The good thing about youth is that there hasn't been time for a whole lot of failure, no time to become jaded. Everything is possible with enough effort.
That's why Emilee Brooke Fairchild of Paintsville thinks she can get folks to help find a cure for Type 1, or juvenile, diabetes by raising $100 in each ZIP code in Kentucky.
It doesn't seem that far-fetched now that I've talked with Emilee.
Zip the Cure, a non-profit organization based in Pittsburgh and founded by a 15-year-old girl who has lived with the disease most of her life, has set up a Web site and established state captains to get the word out and the money coming in.
Emilee, 13, is Kentucky's captain.
She was diagnosed with Type 1 in 2004, when she was 7. She had suffered severe headaches, and when a relative suggested testing her blood by a finger prick, her fasting blood sugar reading was 586 milligrams. Normal fasting levels are between 70 and 110.
Type 1 diabetes is a chronic disease that occurs when the pancreas doesn't produce enough insulin to properly control blood sugar levels. It's generally diagnosed in children, teenagers and young adults. No one knows the cause, but genetic, environmental and auto immune factors are involved.
"My life was definitely changed," Emilee said. "I was afraid to be away from Mom and Dad. I was afraid that if my blood sugar went too high or low, I could have a seizure or go into a coma."
Emilee's mother, Paula Fairchild, said the disease has hit their family hard. Paula Fairchild's sister was diagnosed with it, as were two uncles.
Emilee was hospitalized several times during the first year after her diagnosis because bouts with strep throat, viruses and the accompanying lack of appetite all affected her blood sugar levels.
She required five insulin shots a day and 10 finger pricks to monitor her blood sugar.
"These steps were necessary not only to stay healthy," Paula Fairchild said, "but to stay alive. Without insulin, she will die."
Emilee's parents became very protective, not allowing sleep-overs at friends' homes and accompanying her on all field trips.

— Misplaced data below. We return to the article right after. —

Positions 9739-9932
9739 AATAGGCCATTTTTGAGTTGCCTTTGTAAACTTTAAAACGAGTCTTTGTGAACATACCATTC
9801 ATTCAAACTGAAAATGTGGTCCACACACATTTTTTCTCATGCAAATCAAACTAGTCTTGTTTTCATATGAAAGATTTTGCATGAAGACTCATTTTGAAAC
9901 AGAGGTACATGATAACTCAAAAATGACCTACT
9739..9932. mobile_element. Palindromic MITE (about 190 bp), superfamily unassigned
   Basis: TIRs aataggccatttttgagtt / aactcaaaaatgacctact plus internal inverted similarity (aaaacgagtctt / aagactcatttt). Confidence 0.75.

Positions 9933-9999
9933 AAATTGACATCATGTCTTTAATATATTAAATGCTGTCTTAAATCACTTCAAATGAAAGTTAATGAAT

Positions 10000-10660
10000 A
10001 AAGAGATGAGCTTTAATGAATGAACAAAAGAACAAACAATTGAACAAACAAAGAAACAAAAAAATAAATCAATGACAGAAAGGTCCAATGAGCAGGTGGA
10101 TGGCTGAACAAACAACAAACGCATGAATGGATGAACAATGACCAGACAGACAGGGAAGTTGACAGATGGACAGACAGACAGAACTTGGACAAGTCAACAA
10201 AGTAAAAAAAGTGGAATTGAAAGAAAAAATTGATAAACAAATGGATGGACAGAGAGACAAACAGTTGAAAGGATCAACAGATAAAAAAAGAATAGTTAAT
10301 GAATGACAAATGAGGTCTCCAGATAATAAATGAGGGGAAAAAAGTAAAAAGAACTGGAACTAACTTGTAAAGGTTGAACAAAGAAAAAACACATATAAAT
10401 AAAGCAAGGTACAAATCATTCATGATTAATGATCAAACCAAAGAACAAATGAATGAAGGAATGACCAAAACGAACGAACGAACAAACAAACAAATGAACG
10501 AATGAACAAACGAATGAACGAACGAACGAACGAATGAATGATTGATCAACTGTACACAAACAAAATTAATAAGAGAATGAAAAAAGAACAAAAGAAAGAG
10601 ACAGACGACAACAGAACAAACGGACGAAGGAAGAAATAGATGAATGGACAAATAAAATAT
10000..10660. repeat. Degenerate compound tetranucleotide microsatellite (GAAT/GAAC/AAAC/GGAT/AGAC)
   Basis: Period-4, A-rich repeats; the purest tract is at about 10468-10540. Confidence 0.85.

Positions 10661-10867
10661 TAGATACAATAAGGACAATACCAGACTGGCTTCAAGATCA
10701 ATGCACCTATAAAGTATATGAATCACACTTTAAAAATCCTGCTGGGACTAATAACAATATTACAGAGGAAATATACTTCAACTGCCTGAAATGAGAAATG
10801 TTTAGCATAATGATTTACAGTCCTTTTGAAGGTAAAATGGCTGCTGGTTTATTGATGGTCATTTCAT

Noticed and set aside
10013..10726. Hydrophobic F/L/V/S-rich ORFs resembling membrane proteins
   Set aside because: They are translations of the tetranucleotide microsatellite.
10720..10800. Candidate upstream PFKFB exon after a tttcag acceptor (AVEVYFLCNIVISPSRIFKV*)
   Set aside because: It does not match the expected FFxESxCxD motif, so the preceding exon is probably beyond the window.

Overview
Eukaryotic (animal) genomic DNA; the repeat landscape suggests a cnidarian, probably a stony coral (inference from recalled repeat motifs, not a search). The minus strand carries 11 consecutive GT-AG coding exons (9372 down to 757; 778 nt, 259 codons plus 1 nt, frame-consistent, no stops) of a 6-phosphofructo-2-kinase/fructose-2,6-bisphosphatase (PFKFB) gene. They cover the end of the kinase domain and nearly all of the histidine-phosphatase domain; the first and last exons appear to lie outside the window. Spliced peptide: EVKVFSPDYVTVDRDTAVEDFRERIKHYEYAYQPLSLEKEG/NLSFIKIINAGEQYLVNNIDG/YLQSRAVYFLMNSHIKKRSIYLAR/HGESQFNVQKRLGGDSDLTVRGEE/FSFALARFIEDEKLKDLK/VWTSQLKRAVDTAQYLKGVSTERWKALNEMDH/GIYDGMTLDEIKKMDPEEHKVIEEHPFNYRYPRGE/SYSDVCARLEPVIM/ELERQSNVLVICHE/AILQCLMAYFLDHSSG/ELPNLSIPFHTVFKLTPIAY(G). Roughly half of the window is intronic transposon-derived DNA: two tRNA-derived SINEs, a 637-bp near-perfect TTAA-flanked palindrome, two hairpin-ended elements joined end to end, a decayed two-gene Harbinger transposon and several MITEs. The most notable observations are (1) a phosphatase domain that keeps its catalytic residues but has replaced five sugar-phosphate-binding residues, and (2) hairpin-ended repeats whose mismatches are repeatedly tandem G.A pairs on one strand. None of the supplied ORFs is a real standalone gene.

"It can be managed," her mom said. "It just takes effort."
And just when the family thought everything was under control, puberty struck, sending hormones and blood sugar readings out of whack.
Now Emilee has an insulin pump, which makes insulin injection easier but does not automatically regulate blood sugar levels. Friends and family help her recognize when her levels are up or down.
"A lot of my friends can tell if it's high or low by how I'm acting," Emilee said. "When my blood sugar is low, I'm a little shaky, disorganized and disoriented. I stare into space when it is high."
Her mom said Emilee, a seventh-grader at Johnson County Middle School, has carefully followed dietary requirements and restrictions because she knows she'll be gravely ill if she doesn't.
Although she has learned to manage the disease, Emilee would like to help find a cure so others won't have to go through what she has.
That's why she joined Zip the Cure.
The project's goal is to collect money in each of the country's 42,000 ZIP codes. If $100 is donated in each one, $4.2 million will be raised.
When a ZIP code is "sold," it is marked green on a map on the organization's Web site, www.zipthecure.com. So far, more than 110 ZIP codes have been sold in about 30 states.
Kentucky has more than 950 ZIP codes, and none have been sold, Paula Fairchild said.
We need to get moving.
A corporation, business, school, neighborhood association or individual can buy a ZIP code and help Emilee reach her goal. All proceeds benefit the Juvenile Diabetes Research Foundation.
Go to the Web site to make a donation. If you have questions, e-mail Emilee at Kentucky@zipthecure.com.
"I don't care if I have to stand on the side of the road," Emilee said. "I will do anything to find a cure."